“Saturday Night Live.” It’s a comedy franchise unparalleled, launching the careers of dozens of legends of the industry. As it heads into its 36th year, there are so many stars of this show that have become comedy staples and heroes to comics everywhere that it’s hard to contain them all in a list. Stalwart geniuses like Dan Aykroyd, Phil Hartman, Jan Hooks and many more have their esteemed place among the beloved, reliable and versatile cast members, but here’s a quick list focusing on the most innovative talents in the show’s history – the people who changed how things were done.
We should really put the entire original Not Ready For Prime Time Players on this list (plus Bill Murray, who replaced Chevy Chase after the first year) for starting it all, but that would crowd everybody out. So we’ll go with Belushi, star of the first ever sketch, who grew into a primal force of nature and a whirlwind of creativity alongside Dan Aykroyd, and who also set the precedent of SNL stars dying young. Just think about the things he did. The Blues Brothers would not be possible today. Could any two other cast members ever go rock out on the road and perform blues songs earnestly with barely a hint of winking comic irony? That’s how strong his presence alone could be.
People tend to forget about the early 80s SNL era, but it sported such notable names as Billy Crystal and Martin Short, and brought us the revelation that was Murphy. A talented mimic, he balanced his street-smart sensibility (evidenced by his going undercover as a white man) with a love of getting completely goofy (he’s Gumby, dammit!) and his high energy brought a really different feel to the show. Murphy is likely the main reason SNL survived the departure of the “Golden Age” original cast members and made it to its late-80s, early-90s “Silver Age,” so to speak.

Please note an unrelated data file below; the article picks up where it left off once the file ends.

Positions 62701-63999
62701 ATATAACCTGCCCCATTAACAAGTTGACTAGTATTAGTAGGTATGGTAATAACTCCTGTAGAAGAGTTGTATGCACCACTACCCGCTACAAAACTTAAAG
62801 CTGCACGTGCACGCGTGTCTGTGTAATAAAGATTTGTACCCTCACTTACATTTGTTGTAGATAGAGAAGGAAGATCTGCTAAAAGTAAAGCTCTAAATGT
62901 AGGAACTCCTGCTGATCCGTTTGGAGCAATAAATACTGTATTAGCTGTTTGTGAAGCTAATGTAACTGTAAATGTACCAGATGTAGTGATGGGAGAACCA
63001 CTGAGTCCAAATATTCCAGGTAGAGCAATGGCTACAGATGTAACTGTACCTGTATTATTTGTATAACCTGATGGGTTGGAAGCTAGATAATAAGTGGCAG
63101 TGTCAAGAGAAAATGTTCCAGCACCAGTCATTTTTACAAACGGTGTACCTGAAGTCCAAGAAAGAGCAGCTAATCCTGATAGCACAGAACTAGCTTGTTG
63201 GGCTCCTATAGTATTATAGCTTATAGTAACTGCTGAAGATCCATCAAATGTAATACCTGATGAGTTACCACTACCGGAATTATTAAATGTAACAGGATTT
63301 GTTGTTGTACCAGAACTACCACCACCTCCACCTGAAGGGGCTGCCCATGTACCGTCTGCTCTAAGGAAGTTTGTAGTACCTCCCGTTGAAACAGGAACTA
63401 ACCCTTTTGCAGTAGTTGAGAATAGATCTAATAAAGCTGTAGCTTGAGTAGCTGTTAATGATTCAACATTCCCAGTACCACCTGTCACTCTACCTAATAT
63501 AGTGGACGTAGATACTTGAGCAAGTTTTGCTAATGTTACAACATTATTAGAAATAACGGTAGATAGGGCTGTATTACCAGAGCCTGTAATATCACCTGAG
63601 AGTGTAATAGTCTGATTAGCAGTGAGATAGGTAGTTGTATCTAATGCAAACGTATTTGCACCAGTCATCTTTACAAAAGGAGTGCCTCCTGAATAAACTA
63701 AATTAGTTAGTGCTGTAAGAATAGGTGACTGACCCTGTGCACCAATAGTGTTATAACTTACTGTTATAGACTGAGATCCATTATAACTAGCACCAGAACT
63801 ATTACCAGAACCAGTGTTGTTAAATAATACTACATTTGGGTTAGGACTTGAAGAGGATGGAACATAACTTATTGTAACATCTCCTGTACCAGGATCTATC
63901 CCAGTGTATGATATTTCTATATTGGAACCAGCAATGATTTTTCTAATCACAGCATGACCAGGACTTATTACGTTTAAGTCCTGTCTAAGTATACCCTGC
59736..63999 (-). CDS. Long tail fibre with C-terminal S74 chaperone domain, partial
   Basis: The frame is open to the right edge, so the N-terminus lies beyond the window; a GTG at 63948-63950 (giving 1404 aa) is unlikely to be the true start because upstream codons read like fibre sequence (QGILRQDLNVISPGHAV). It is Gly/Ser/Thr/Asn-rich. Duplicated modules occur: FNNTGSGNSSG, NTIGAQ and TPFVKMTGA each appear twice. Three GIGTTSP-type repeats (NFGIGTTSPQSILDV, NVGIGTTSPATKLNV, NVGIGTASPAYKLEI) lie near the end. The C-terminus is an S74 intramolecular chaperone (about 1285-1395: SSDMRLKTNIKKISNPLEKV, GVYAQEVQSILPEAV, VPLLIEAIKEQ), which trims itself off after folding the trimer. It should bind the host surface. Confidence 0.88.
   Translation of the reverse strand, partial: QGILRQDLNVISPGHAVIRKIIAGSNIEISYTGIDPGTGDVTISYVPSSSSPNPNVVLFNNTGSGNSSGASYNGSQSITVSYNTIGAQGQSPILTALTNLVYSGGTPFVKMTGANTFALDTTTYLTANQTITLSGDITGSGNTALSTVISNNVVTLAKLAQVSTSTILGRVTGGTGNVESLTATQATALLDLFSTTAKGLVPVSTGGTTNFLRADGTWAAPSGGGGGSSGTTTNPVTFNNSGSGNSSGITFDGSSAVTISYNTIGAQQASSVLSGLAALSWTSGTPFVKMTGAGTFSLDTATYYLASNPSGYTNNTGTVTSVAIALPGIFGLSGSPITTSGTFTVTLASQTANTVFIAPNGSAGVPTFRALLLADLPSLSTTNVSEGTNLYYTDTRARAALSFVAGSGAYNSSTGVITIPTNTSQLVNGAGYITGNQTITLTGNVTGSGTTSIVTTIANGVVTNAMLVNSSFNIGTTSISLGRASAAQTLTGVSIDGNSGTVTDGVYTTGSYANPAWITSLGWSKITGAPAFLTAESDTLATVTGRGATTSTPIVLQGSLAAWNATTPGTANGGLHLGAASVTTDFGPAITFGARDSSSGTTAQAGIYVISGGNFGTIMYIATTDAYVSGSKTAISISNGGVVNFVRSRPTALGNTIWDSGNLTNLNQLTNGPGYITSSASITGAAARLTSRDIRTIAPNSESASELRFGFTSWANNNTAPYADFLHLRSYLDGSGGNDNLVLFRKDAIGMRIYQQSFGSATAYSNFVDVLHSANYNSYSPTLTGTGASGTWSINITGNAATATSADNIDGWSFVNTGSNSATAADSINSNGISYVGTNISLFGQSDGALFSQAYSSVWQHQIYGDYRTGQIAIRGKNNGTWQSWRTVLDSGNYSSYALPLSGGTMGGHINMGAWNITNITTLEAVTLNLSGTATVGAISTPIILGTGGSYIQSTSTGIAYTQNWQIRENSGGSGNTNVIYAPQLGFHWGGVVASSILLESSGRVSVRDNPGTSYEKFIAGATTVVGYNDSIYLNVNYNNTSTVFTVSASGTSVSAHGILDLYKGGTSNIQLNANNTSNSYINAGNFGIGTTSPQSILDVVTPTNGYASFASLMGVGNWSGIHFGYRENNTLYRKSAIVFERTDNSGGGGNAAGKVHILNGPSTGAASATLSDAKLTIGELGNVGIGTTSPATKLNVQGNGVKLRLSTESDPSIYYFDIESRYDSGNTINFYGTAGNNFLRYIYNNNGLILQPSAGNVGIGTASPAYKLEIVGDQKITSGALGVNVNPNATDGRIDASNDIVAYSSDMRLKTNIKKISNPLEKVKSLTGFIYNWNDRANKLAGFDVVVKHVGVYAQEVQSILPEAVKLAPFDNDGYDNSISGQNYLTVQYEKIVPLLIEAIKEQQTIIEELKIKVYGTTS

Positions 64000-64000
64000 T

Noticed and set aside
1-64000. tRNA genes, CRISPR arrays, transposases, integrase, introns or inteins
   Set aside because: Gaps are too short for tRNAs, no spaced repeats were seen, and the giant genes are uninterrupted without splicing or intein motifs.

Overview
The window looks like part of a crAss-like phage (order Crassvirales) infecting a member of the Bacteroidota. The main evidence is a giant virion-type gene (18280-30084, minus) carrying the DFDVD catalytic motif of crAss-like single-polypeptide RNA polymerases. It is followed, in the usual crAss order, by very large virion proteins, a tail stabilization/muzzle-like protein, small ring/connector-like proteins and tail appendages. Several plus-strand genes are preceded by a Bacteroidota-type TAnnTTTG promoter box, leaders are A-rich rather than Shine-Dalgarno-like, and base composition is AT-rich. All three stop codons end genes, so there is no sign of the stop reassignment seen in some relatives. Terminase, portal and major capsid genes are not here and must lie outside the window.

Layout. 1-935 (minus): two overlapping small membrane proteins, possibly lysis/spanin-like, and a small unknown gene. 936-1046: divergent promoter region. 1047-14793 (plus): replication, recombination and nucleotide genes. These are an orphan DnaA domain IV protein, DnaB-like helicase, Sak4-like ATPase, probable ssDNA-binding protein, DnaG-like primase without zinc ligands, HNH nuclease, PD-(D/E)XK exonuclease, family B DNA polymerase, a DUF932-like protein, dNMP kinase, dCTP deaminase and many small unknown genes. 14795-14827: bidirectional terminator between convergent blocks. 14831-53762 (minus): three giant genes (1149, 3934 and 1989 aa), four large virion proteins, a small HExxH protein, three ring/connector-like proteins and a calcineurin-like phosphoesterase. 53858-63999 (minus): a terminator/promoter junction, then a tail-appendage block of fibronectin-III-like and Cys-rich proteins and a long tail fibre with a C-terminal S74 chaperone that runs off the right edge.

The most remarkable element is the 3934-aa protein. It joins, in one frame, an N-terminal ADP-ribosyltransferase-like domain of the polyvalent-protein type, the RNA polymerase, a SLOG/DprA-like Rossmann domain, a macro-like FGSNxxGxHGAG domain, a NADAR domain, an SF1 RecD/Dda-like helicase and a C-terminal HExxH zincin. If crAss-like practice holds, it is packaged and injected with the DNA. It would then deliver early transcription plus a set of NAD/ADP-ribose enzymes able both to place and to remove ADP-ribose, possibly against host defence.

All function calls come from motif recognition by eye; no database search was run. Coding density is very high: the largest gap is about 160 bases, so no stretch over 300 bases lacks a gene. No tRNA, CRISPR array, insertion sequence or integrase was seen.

Here’s the amazing thing about SNL’s most renowned impressionist – he didn’t really impersonate people, at least not in the chameleon-like way guys like Darrell Hammond would later. Instead, he dove into their sound and mannerisms, picked up a few things and cranked those up to 11, making everybody else’s impressions just an inferior version of his. He turned George H.W. Bush and Ross Perot into a series of nasal noises and it worked. Seriously, he got the actual President Bush to say “Nah gah dah.” Carvey was a character factory and a catchphrase machine, and he really spearheaded the SNL Silver Age.
Say what you will about his post-SNL career, but Miller put his signature on the show every night he did Weekend Update. What used to be a straight-up parody of news shows transitioned (with the help of early-80s anchor Brad Hall) into the haven for cutting-edge comic voices who were not really the kind of people that belonged in sketches. With dry-wit commentators like Al Franken and A. Whitney Brown doing guest spots, Miller’s endless sarcasm about the week’s top stories and his deeply stylized delivery gave SNL a place where the writers could put the bombastic characters aside for several minutes a night and just speak their minds between the jokes. Not that Miller wasn’t a bombastic character in his own right – check out Carvey’s brilliant impression of him for proof of that.
Sandler’s freshman class came in at just the right time to stretch out that Silver Age a few more years, and you know the rest. That twitchy little persona vascillated from quiet nerd to loud and absurd, never afraid to completely humiliate himself in the stupidest of ways… and then he’d pull out an acoustic guitar and singing dorky-sweet holiday songs. His egghead (not intellectual egghead, but his head is actually shaped like an egg) sensibility was all over the show in the early 90s, and his singular popularity really cemented the show’s transition from the edgy underdog into the mainstream mainstay.